When you're known for being healthy—for your fitness DVDs or dancing career or stellar diet—how do you keep that spirit alive in your holiday gifts? Surely trays of cookies and deluxe ice-cream makers are off limits. But that leaves plenty of room for gifts that are as good for you as they are fun. U.S. News caught up with 21 of today's most celebrated health and fitness experts, including Dr. Phil, Travis Stork, and Mark Ballas, to see what kinds of healthy goodies they're giving this year.
Expert: Cheryl Forberg, nutritionist for NBC's The Biggest Loser
Gift: A set of Cat Cora SnapFit peelers, three different colored fruit/vegetable peelers that snap together for easy storage. One has a serrated blade to peel soft-skinned fruits and veggies, another has a straight blade for firm-skinned items, and the third has julienne blades Forberg uses to make her own baked vegetable chips.
Expert: Phil McGraw, host of Dr. Phil
Gift: A portable music player, so recipients can take their favorite tunes with them wherever they go. It's something Dr. Phil finds "very therapeutic and soothing to the soul," he says. "The 30 minutes on the elliptical won't seem as tiring, and the yard work won't seem like such a chore." Another healing gift idea: rescue pets. But, McGraw warns, make sure that the recipient is up to the challenge first. "No surprises here, they have to commit 100 percent," he says.
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Expert: Walter Willett, chair of the department of nutrition at the Harvard School of Public Health
Gift: A nice bottle of olive oil. "Or for someone special, maybe an olive oil-of-the-month club membership," Willett says.
Expert: David Katz, founding director of Yale University's Prevention Research Center
Gift: An item that caters to the recipients' favorite recreational activities. Since he and his wife like to take outdoor walks together, he will give her "a beautiful, warm shawl for chilly days," Katz says. Several of his kids enjoy dancing, so he gives them dance clothes, music, or additions to their home dance studio. And for an equestrian, like himself? Horseback riding clothes or gear. "By giving presents or gift certificates that relate directly to what someone likes to do, you're guaranteed to be giving a gift they'll actually want and use, and encouraging that activity, which is a good thing."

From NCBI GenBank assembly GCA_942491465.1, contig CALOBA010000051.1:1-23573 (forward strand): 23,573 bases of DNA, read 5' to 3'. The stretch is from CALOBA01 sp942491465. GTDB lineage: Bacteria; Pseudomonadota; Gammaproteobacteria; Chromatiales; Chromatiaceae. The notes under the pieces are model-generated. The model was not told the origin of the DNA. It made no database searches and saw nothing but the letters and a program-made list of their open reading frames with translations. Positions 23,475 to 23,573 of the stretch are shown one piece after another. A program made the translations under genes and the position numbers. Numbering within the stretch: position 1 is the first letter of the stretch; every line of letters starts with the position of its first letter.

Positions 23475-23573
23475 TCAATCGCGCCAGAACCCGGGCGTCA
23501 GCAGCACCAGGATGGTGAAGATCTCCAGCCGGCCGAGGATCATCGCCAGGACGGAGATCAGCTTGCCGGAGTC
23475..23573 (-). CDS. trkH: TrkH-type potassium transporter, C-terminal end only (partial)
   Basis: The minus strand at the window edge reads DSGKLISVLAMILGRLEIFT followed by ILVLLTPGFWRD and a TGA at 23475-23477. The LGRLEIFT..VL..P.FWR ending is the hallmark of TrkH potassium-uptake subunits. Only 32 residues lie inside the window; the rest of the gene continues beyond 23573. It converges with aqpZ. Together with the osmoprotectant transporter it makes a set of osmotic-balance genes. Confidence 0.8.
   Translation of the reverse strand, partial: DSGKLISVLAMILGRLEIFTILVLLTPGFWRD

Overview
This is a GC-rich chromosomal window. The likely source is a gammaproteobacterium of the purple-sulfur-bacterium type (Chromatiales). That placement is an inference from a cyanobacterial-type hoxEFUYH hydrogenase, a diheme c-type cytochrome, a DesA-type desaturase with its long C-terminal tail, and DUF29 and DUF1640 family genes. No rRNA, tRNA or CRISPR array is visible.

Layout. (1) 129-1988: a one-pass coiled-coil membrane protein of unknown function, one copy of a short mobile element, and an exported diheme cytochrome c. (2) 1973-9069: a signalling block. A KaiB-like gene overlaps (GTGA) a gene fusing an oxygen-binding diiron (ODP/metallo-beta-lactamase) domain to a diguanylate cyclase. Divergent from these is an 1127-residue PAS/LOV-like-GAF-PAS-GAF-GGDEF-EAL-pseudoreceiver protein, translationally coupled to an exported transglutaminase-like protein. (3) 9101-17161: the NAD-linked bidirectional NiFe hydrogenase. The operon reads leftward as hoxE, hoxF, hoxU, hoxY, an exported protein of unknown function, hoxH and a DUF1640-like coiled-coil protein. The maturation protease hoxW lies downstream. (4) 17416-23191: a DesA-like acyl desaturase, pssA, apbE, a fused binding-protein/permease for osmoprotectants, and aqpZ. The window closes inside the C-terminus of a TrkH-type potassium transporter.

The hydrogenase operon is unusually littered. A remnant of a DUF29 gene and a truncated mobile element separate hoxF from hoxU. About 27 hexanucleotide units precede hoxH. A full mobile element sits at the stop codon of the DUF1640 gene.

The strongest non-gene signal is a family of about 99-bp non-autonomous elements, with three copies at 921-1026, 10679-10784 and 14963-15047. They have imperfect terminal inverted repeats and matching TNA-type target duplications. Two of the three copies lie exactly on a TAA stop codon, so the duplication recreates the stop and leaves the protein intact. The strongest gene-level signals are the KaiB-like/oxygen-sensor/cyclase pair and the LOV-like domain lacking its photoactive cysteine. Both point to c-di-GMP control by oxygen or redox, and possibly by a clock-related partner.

Expert: Elisa Zied, registered dietitian and author of three books including Nutrition At Your Fingertips
Gift: A pedometer. "You can make it a game with your family or friends to see who accumulates more steps over a week or a month," she says.
Expert: Jack Canfield, co-author of the Chicken Soup for the Soul book series
Gift: Empowerment and love. "What could be more loving than helping people you care about become free from their limiting beliefs and fear of success?" Canfield says. "Anything you can give to empower them to create the life they truly want is a treasure during the holidays."
[See Best Weight-Loss Diets.]
Expert: Joshua Fields Millburn, half of the pair known as The Minimalists, who write about living with less stuff
Gift: Experiences—like tickets to a concert or play, a home-cooked meal, breakfast in bed, a foot rub, a vacation together, or watching a wintertime sunset. "Don't you think you'd find more value in these experiences than in material gifts? How much more memorable would your holidays be?" Millburn says.
Expert: Mitzi Dulan, registered dietitian and team nutritionist for the Kansas City Royals
Gift: Copco Stir 'n Sip Cups, Gymboss interval timer, or an eyemask for better sleep.
Expert: Albert Nerenberg, laughologist
Gift: Laughter. It's free and easily shared. "The holiday season is a great time to help spread cheer, literally," Nerenberg says. "I plan to laugh with babies, dogs, grandpas, and various other festive characters. And I won't hold back. Next time you hear a decent joke, why not laugh your rear off? Why not hold your belly, throw back your head, and go for it?"